Fix the DMCA to Make the Internet of Things Stop Working Against Us

The real question we ought to be asking is, how can we fix the DMCA to make the internet of things work for us instead of against us? (CC BY-SA 2.0)

We shouldn’t get internet-of-things things that are broken out of the box. ( CC BY-SA 2.0)

Congress has made a lot of mistakes governing the internet over the years. But the Digital Millennium Copyright Act (DMCA), enacted in 1998, stands above the pack as one of the worst. The age of digital rights management (DRM) it made possible was bad enough in the realm of music and video media. But as manufacturers prepare to extend this regime to a world of connected things, we’re on the cusp of a colossal mistake.

This is, at least according to Cory Doctorow. Speaking at Personal Democracy Forum 2015 on Thursday, he criticized the extension of the “ink jet business model” to the internet of things. Do we really want to have to pay a subscription fee to the manufacturer of every connected device in our home to keep it from shutting down? Especially in a future where life as we know it might not be possible when connected systems fail to keep our homes, cars, and offices cooled, connected, safe, and clean.

Doctorow’s position draws much of its strength from the ethos of the maker movement—that such schemes result in products that are fundamentally “broken out of the box,” and only the valiant, repeated (and usually successful) efforts of hackers to jailbreak them can restore the balance of power between manufacturer and consumer.

Doctorow is fighting an important campaign. Even since I saw the DRM chair, a concept design created by some Swiss students in 2013 that would self-destruct after eight uses, I’ve worried about the coupling of smart infrastructure and these kinds of metering and access control systems.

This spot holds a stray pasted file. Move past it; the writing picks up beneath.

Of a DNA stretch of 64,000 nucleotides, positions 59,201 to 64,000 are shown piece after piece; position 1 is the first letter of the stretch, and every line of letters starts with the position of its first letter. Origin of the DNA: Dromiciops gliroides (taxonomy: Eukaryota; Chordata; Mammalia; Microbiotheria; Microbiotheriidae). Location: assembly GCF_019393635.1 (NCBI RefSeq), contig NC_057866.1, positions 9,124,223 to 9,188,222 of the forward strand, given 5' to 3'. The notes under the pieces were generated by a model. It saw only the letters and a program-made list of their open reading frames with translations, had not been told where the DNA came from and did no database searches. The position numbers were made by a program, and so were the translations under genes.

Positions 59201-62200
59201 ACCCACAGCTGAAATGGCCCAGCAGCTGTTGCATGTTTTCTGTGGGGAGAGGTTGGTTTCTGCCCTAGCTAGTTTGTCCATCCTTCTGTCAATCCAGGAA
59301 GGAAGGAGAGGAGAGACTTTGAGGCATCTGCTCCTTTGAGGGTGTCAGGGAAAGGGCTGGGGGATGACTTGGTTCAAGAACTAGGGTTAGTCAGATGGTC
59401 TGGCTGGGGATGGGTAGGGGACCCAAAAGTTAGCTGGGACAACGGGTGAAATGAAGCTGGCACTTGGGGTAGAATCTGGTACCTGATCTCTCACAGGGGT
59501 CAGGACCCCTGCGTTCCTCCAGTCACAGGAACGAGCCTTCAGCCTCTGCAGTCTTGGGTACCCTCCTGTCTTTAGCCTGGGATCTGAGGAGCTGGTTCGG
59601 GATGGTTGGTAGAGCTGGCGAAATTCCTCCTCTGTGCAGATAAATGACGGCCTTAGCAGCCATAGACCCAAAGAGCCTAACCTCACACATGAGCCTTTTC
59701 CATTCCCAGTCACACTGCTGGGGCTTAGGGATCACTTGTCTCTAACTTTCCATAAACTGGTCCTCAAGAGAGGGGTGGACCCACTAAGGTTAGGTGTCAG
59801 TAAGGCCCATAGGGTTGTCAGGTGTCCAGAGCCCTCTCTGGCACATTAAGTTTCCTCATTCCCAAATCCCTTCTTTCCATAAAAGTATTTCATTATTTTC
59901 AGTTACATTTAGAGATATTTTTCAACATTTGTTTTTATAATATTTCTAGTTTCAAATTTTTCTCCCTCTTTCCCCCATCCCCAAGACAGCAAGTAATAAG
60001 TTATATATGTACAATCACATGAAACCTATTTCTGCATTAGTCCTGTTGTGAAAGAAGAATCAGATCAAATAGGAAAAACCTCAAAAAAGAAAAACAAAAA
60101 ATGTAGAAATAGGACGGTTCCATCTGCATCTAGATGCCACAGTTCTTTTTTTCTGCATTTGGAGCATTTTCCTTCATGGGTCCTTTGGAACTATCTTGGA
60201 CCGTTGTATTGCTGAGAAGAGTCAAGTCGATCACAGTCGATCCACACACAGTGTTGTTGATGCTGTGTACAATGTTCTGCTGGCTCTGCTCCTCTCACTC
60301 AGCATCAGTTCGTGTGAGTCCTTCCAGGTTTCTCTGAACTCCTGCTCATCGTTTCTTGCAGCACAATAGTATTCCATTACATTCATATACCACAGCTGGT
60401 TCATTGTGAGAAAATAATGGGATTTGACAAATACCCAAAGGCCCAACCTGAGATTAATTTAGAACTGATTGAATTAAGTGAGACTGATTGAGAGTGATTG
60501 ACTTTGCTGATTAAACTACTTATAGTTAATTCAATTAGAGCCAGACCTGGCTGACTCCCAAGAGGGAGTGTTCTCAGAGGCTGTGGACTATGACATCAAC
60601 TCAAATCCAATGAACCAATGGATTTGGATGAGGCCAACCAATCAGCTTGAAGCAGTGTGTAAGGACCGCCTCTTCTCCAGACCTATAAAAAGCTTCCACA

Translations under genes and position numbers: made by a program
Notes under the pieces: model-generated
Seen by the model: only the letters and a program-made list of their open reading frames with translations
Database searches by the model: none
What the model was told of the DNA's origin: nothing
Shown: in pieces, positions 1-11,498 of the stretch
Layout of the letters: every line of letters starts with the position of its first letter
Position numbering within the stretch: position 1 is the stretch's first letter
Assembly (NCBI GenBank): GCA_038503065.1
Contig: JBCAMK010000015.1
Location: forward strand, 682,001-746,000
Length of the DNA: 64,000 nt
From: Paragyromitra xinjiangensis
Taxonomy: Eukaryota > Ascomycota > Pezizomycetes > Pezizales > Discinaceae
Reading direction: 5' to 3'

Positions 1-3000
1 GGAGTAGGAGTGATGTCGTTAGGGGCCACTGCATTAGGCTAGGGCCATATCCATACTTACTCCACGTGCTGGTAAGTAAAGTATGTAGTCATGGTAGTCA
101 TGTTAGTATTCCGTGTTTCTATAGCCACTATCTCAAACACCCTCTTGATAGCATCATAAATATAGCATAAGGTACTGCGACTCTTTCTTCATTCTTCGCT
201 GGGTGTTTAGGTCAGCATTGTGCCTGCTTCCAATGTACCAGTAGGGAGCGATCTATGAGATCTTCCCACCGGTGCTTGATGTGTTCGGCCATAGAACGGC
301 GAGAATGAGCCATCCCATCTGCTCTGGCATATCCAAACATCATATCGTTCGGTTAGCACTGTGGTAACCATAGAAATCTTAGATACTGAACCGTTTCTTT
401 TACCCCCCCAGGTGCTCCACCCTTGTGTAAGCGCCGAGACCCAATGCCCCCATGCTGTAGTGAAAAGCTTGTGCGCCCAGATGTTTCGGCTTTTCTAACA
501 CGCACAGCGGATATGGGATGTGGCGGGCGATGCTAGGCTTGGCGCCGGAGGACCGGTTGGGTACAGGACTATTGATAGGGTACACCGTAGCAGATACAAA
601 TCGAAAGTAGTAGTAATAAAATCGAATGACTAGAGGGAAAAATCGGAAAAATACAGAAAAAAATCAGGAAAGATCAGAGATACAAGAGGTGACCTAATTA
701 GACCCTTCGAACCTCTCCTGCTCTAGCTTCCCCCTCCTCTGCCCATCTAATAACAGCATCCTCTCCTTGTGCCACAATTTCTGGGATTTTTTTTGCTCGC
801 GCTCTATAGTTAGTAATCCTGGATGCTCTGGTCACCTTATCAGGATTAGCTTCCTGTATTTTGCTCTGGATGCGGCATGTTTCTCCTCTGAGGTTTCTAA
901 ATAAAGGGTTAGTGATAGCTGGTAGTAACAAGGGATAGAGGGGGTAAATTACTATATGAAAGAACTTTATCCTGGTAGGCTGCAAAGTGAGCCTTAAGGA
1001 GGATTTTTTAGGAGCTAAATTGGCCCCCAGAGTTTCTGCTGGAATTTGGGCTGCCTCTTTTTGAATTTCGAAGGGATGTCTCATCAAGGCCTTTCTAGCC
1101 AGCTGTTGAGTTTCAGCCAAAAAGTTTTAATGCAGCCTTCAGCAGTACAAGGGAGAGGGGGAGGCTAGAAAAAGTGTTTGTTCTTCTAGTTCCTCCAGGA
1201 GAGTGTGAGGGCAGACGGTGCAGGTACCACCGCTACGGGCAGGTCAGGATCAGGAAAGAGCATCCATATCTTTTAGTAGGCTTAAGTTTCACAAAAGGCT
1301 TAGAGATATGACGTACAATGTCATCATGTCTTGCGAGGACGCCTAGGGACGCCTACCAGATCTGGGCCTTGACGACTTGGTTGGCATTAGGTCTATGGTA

But I think that things get murkier when the discussion turns to security. Doctorow launched into a scathing critique of the awful provisions of the DMCA that inhibit research on vulnerabilities in DRM schemes—it isn’t just a crime to distribute cracks to rights management encryption, it’s also a crime to distribute any information about potential vulnerabilities. These restrictions have created enormous obstacles to serious and valid academic research.

Now let’s map this over to the internet of things. Now I may be wrong, but it’s one thing for Disney and Sony to stop free culture hacktivists from cracking DVDs; it’s a whole other game if Siemens and GE are stopping engineering professors from exposing holes in the firewall on my power plant. Seeing this in the cards, earlier this year, Doctorow and the Electronic Frontier Foundation launched the Apollo 1201 project (after Section 1201 of the DMCA), which aims to “eradicate DRM everywhere.”

The problem though, is that the consequences of security flaws on the internet of things are much, much higher than anything we faced in the age of Napster. But there aren’t any truly viable schemes for securing the internet of things on the table yet. With a proliferating array of devices, tucked away in every corner of our pockets, our homes, and our cities, with firmware becoming obsolete at various rates, and being probed constantly by an unseen mass of miscreants around the world—even as they sense our most private activities and pull the levers on our most critical infrastructures—this is not something to be taken lightly. If DRM is a part of the toolkit that allows internet of things businesses to bring their products to market in a profitable and responsible manner, despite all of these challenges, we shouldn’t immediately throw out the baby with the bathwater because it didn’t work out the last time around.

No one likes the way DRM currently treats users when they try to
scrutinize and fix its security vulnerabilities—to essentially
consider you as much as an enemy as it would an actual intruder.

But my hunch is that the battle over when fighting DRM does and doesn’t make sense in the internet of things is going to be a lot more complicated than the picture Doctorow paints.

But simply extending the DMCA, crafted in the 1990s by media industry insiders, to the realm of connected objects makes no sense at all. The real question we ought to be asking is, how can we fix the DMCA to make the internet of things work for us instead of against us?